In 1925 the renowned philosopher and mathematician, Alfred North Whitehead speaking to scholars at Harvard said that science originated in Christian Europe in the 13th century. Whitehead pointed out that science arose from “the medieval insistence on the rationality of God, conceived as with the personal energy of Jehovah and with the rationality of a Greek philosopher”, from which it follows that human minds created in that image are capable of understanding nature.The audience, assuming that science and Christianity are enemies, was astonished.
Yes, the Chinese invented gunpowder and the misnamed “Arabic numbers” actually originated in India. But as Stanley Jaki, the eminent science historian has said, Science “was stillborn” in these cultures.
For many reasons but two are prominent: Their religions, their worldviews, did not allow for an ordered universe conducive to science. Also the West offered freedom to explore new ideas; elsewhere tyrants crushed anything new and threatening.
Among the extremely long parade of great scientists who were devout Christians are Copernicus, Newton, Harvey, Boyle, Pasteur, Mendel, Carver, and Georges Lemaitre who gave scientific form to the Big Bang theory. Also Raymond Damadian, inventor of the life saving MRI scanner, is worth mentioning.
Despite these facts, Voltaire and famed historian Edward Gibbon argued that the Middle Ages were the “Dark Ages”, and Christianity retarded science, the theme of PBS’s updated Cosmos series from last spring.
Two individuals are invariably used to support this view,
Giordano Bruno and Galileo.
Despite being portrayed as a “martyr for science”, Bruno was a mystic, an occultist who denied church doctrines and was burned at the stake in 1600. Though certainly a dreadful incident, Bruno’s case shows a system without legal protection for free speech, a right that evolved later in Western law.
In Galileo’s time like ours, Protestants criticized Catholics for downplaying the Bible. So when Galileo insisted that the center of the solar system was the sun not the earth, the Vatican feared that this might appear to contradict the Bible, showing that Catholics were Scripture lite.
As pressure increased during the Reformation, the Vatican told Galileo to cool it since heliocentrism was unproven, as even the then best astronomer, Tycho Brahe, thought. Besides, Galileo had been wrong about other scientific matters. But Galileo had a big ego, understandable perhaps, since he was a genius and had powerful admirers like popes, cardinals and the Medici family.
Thus, he overplayed his hand, refusing to back off. As punishment, he was sentenced to spend his remaining years in his villa in Florence with occasional visits outside. There he continued his work, remained a Catholic and died a natural death in 1642.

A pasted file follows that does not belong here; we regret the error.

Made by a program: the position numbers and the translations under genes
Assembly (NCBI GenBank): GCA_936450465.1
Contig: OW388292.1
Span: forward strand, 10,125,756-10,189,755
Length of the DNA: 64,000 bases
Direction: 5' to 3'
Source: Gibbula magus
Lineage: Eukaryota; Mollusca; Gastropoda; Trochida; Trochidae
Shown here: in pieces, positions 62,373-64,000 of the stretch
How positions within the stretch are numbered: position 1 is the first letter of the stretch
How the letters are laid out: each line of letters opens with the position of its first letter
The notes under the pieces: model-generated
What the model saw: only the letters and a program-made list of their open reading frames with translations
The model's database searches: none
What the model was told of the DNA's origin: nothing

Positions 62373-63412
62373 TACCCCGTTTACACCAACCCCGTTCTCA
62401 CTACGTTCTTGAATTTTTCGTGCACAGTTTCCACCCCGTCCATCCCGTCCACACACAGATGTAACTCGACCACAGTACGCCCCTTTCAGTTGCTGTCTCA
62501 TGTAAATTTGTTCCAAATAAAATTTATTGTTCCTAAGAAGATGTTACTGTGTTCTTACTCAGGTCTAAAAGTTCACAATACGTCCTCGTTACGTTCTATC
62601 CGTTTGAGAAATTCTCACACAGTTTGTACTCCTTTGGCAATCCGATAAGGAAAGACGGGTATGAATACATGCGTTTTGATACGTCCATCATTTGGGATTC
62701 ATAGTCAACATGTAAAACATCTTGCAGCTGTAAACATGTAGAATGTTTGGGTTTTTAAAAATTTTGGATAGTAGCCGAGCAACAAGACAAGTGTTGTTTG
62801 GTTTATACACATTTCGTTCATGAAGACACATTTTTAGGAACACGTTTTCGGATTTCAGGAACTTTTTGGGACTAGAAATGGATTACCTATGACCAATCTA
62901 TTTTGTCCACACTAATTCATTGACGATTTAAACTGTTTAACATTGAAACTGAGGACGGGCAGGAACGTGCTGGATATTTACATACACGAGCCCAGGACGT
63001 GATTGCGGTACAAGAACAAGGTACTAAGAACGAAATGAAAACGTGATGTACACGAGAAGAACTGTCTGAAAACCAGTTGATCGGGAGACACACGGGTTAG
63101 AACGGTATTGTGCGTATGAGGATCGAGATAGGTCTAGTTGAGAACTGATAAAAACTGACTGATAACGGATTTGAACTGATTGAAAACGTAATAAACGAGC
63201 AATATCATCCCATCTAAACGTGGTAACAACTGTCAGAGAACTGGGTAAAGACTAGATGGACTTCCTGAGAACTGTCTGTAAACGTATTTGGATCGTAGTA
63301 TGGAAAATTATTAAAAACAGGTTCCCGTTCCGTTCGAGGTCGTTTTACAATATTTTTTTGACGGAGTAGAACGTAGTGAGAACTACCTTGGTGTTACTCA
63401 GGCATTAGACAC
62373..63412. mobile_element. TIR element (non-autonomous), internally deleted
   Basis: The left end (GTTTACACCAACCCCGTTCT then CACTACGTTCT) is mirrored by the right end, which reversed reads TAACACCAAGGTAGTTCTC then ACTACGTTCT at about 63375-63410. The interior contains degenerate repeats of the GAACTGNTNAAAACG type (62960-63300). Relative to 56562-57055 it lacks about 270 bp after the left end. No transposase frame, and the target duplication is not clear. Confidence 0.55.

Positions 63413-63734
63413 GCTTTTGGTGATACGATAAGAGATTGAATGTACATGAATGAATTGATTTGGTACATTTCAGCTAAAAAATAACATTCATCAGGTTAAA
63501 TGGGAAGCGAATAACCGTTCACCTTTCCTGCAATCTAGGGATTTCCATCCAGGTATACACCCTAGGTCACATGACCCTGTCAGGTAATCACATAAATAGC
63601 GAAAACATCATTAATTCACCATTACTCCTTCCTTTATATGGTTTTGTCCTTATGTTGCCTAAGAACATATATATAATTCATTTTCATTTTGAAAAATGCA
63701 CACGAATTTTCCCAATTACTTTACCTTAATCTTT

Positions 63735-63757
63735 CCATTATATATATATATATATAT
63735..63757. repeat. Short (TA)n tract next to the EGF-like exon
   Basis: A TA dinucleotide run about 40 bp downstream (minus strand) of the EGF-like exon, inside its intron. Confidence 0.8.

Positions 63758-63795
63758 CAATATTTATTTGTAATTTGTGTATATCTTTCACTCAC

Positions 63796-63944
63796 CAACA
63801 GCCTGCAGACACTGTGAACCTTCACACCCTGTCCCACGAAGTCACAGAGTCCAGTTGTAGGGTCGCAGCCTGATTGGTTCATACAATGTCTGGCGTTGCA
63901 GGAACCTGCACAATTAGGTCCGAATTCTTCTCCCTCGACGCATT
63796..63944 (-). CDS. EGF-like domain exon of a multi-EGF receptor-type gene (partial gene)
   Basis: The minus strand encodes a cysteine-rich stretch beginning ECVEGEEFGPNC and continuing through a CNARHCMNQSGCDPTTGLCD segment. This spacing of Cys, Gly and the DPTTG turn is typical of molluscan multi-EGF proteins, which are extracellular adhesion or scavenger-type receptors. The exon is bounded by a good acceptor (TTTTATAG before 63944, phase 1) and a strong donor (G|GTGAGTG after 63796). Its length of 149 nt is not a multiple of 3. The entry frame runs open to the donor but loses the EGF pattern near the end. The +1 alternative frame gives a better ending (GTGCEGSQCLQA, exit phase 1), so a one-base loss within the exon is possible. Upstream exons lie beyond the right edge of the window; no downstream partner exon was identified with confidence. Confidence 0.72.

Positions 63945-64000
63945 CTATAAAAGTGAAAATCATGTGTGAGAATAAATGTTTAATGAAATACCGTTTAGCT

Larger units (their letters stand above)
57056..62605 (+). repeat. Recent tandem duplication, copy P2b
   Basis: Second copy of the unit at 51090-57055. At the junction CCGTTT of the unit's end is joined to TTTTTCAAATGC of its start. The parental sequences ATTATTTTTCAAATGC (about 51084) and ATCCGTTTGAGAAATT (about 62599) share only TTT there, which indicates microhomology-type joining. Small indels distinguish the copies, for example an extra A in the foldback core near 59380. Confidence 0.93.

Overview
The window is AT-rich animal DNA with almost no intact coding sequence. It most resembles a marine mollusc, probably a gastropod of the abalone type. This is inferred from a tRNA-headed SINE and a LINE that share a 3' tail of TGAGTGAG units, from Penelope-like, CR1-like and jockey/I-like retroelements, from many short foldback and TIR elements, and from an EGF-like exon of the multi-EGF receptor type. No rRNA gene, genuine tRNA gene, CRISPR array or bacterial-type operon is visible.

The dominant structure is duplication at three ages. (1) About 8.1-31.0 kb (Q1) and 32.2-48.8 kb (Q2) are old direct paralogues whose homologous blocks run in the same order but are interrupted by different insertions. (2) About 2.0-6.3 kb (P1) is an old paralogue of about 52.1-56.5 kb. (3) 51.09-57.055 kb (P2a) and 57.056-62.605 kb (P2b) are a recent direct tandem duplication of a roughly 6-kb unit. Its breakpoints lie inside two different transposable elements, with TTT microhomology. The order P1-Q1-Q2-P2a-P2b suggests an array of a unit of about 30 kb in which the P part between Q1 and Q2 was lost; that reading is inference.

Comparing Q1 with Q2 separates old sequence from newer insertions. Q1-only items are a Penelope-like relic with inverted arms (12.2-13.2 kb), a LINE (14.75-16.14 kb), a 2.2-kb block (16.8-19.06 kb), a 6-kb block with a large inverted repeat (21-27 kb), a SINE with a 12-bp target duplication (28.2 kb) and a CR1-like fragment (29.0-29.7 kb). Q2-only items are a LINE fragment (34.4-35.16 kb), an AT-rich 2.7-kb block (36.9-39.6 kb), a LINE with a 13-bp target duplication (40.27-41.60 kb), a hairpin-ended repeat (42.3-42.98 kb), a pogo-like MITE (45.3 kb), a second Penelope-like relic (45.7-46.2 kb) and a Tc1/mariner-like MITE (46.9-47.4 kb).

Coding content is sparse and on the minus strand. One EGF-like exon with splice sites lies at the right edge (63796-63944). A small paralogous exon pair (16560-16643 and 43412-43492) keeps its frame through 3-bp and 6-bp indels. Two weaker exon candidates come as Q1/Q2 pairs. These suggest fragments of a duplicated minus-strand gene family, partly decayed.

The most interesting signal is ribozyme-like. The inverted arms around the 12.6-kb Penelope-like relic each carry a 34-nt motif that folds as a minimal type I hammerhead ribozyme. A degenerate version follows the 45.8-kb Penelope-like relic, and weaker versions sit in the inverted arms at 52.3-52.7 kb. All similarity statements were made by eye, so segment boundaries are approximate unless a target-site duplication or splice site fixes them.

He was not convicted as a heretic, imprisoned or tortured. And no evidence exists that during sentencing he mumbled, “Still it moves,” meaning that despite his recantation, the earth does move around the sun.
Actually it is hard to find “martyrs for science.” Though one can find examples under materialist, atheistic systems as, for example, during the French Revolution, the Academy of Sciences was closed for a year. And revolutionists did guillotine the groundbreaking chemist, Antoine Lavoisier. But Lavoisier was also an aristocrat, a Catholic and a tax collector, not correct affiliations to have during the Revolution.
Read more: http://www.americanthinker.com/blog/2014/08/the_truth_about_science_and_religion.html#ixzz3CvPqsFPj
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10 thoughts on “The Truth About Science and Religion”
truly a marriage made in heaven[science&religion] ,both need open and inquisitive minds while understanding that certain truths exist and both need faith to function
50 years or so after the printing press got busy there were 20 million books in Europe……
excellent. simply excellent, and thanks.
Well explained, as usual Dr. Hanson.
Belated birthday wishes are in order as well, if I am not mistaken.
Oops! My sincerest apologies, I did not realize this is credited to someone else. Still, very astute, and much appreciated.
And, please, accept birthday well wishes for your birthday as well, be it early september or otherwise.
Indeed; the matter of Galileo’s religious views were of interest in his own day, and subsequently, down to the present day. The answer has always been, that Galileo was not only a Catholic but a devout Catholic; not a Catholic from expedience but a Catholic from conviction.
It has been said that the early scientific successes within Islam became exhausted ultimately because in the Islamic view, God was unbound by any constraint, even of logic, and rebuilt the universe as He willed at every instant. On the other hand, in the Jewish and Christian tradition, God retains all power but has agreed to bind himself to rational and consistent behaviour.
It is also put about that modern composers anre necessarily atheist. However, some of the most important – Arvo Pärt, Olivier Messiaen, Igor Stravinsky – are and were devoutly religious. Messiaen was organist at Église de la Sainte-Trinité, Paris, for 61 years! So that is where modernism in music lies.
Created in his image is a misunderstanding. “As he imagined us, so He made us” is better.
By the way, monotheism is, in itself, an effort to unify experience.
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